Furthermore, we reject Knafel's argument, made without citation to any relevant authority, that the test results are inadmissable hearsay because Dr. Strom does not claim to have done the testing himself Indeed, Dr. Strom indicated in his affidavit that with respect to the Genetics Institute tests, he "conducted genetic testing," and the test results are signed by him. Knafel was free to test that assertion by deposing Dr. Strom, but she declined. With respect to the Cell-mark test results, although Knafel argues that Dr. Strom cannot verify their authenticity, as an expert witness, Dr. Strom may rely on otherwise inadmissible facts or data to support his opinion that Jordan is not the father of Knafel's child. Wilson v. Clark, 84 Ill. 2d 186, 192-93, 417 N.E.2d 1322, 1326 (1981).
Additionally, Knafel's arguments regarding chain of custody and authenticity are mere speculation and are unsupported by any evidence suggesting that the tests were actually tainted or contaminated. Mere speculation is not enough to create a genuine issue of material fact sufficient to survive a motion for summary judgment. Tzakis v. Dominick's Finer Foods, Inc., 356 Ill. App. 3d 740, 747, 826 N.E.2d 987, 994 (2005). As the trial court aptly stated, `[t]his Court will not hear Knafel's unsupported challenge to the paternity tests when the Court's offer of yet a third round of testing was rebuffed by Knafel's counsel." Accordingly, where Jordan has presented unrebutted evidence regarding paternity, Knafel has failed to meet her burden to raise a genuine issue of material fact regarding Dr. Strom's findings.
We must now consider what impact the paternity evidence has on the enforceability of the alleged agreement. Knafel argues that Jordan's actual paternity is irrelevant to the enforceability of the alleged settlement agreement as long as she has alleged a good-faith belief at the time of contracting that she was pregnant with Jordan's child. Jordan maintains that, based upon the uncontroverted evidence that he is not the father of Knafel's child, her statement to him at the time of the alleged settlement that "she was pregnant with his child" is a fraudulent misrepresentation as a matter of law which makes the contract voidable, permitting rescission.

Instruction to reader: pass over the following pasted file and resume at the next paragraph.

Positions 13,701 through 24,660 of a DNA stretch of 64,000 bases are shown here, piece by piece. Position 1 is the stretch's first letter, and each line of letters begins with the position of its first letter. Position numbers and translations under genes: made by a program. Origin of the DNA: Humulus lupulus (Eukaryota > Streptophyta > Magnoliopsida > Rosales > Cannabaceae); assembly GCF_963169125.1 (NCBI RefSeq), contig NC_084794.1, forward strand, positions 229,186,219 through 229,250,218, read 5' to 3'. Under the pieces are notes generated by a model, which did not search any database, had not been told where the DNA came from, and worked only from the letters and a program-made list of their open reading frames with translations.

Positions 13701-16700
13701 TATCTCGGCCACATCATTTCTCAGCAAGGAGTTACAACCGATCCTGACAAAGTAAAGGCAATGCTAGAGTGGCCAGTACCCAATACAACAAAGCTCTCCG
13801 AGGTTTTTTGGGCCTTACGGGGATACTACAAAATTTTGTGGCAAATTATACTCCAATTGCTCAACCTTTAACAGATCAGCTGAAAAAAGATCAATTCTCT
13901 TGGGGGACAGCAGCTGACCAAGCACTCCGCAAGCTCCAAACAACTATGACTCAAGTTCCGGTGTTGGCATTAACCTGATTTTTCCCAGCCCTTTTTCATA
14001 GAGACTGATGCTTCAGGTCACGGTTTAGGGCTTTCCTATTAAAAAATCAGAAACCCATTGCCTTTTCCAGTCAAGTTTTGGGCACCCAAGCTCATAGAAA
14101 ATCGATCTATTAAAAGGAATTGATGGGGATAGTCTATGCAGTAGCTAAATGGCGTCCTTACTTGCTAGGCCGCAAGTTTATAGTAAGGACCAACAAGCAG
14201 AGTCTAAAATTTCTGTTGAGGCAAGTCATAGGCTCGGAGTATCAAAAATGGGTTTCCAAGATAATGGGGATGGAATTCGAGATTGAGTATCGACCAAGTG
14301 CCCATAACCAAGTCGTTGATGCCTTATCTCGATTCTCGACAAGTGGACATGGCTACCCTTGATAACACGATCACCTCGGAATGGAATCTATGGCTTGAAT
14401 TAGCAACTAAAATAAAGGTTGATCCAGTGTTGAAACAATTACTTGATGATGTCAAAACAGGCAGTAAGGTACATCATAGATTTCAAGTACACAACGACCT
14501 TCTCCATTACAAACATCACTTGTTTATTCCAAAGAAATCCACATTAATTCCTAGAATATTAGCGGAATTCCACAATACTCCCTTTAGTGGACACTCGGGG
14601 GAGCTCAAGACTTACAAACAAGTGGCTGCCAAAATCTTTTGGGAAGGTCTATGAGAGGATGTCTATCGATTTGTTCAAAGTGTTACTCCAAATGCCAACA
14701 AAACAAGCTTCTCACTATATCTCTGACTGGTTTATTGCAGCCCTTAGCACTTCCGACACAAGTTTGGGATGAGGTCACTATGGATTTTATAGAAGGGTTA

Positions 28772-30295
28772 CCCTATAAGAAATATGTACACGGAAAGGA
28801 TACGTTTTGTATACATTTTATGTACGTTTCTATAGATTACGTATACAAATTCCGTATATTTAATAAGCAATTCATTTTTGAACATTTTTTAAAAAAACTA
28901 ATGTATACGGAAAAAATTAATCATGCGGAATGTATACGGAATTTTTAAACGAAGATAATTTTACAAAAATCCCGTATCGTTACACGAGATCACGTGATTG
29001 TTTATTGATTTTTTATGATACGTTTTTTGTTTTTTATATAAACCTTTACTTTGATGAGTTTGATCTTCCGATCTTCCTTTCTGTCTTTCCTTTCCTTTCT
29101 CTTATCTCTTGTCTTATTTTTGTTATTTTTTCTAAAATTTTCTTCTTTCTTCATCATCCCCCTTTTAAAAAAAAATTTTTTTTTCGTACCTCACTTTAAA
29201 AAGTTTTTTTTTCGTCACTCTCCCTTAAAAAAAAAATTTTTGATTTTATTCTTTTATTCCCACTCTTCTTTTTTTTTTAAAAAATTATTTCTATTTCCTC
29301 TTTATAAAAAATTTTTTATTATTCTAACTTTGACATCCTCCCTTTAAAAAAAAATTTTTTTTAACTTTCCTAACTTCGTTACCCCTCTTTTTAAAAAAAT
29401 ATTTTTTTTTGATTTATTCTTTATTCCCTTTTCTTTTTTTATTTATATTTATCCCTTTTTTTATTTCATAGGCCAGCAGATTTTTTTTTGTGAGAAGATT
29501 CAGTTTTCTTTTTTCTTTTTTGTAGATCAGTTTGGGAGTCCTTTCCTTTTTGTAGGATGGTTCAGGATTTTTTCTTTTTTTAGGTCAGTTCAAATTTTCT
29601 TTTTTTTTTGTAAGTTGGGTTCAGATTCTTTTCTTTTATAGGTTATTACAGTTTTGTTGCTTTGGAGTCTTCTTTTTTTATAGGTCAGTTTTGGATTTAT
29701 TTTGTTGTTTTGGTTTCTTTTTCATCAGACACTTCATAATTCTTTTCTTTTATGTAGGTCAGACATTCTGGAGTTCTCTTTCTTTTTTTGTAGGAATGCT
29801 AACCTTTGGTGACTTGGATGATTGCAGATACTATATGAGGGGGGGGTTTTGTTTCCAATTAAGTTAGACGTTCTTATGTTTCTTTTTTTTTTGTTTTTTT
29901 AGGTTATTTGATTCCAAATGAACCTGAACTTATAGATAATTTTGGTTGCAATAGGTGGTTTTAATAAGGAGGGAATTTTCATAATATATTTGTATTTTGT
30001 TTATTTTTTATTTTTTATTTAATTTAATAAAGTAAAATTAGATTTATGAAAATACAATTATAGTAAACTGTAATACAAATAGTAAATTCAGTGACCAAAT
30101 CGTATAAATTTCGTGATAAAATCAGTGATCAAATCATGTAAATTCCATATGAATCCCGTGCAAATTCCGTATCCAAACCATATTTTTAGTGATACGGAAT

A contract may contain all of the elements necessary for enforceability, but may nonetheless be unenforceable as a result of the imposition of an affirmative defense. R. Lord, Williston on Contracts § 69:1, at 485 (4th ed. 2003). Here, Jordan seeks rescission of the contract, which is an equitable! doctrine ( Illinois State Bar Ass'n Mutual Insurance Co. v. Coregis Insurance Co., 355 Ill. App. 3d 156, 165, 821 N.E.2d 706, 713 (2004)), based on the affirmative defense of fraud in the inducement. Fraud in the inducement of a contract is a defense that renders the contract voidable at the election of the injured party. Tower Investors, LLC v. 111 East Chestnut Consultants, Inc., 371 Ill. App. 3d 1019, 1030, 864 N.E.2d 927, 939 (2007).
In order for a representation to constitute fraud that would permit a court to set aside a contract, the party seeking such relief must establish that the representation was: (1) one of material fact; (2) made for the purpose of inducing the other party to act; (3) known to be false by the maker, or not actually believed by him on reasonable grounds to be true, but reasonably believed to be true by the other party; and (4) was relied upon by the other party to his detriment. Tower Investors, LLC, 371 Ill. App. 3d at 1030, 864 N.E.2d at 939; Wilkinson v. Appleton, 28 Ill. 2d 184, 187, 190 N.E.2d 727, 729-30 (1963).
Knafel asserts that there is a genuine issue of fact as to whether her affirmative representation to Jordan that "she was pregnant with his child" was material to the alleged settlement agreement and induced Jordan to act. Specifically, she argues that Jordan's actual paternity (1) was not a subject of discussion when they reached their settlement agreement; (2) it was not a term or contingent condition of their settlement agreement; and (3) Jordan has never actually stated that it was material to the agreement. Additionally, she maintains that she is entitled to an inference that Jordan's only motive was to preserve his image and protect his lucrative endorsements.
A misrepresentation is "material" if the party seeking rescission would have acted differently had he been aware of the fact or if it concerned the type of information upon which he would be expected to rely when making his decision to act. Miller v. William Chevrolet/GEO, Inc., 326 Ill. App. 3d 642, 649, 762 N.E.2d 1, 7 (2001); see also Restatement (Second) of Contracts § 162(2) (1981) (materiality exists when the misrepresentation would be likely to affect the conduct of a reasonable person). To be material, the representation need not have been the "paramount or decisive inducement, so long as it was a substantial factor." R. Lord, Williston on Contracts § 69:12, at 550-51 (4th ed. 2003); see Restatement (Second) of Contracts § 167, at 453 (1981) ("a misrepresentation induces a party's manifestation of assent if it substantially contributes to his decision to manifest his assent").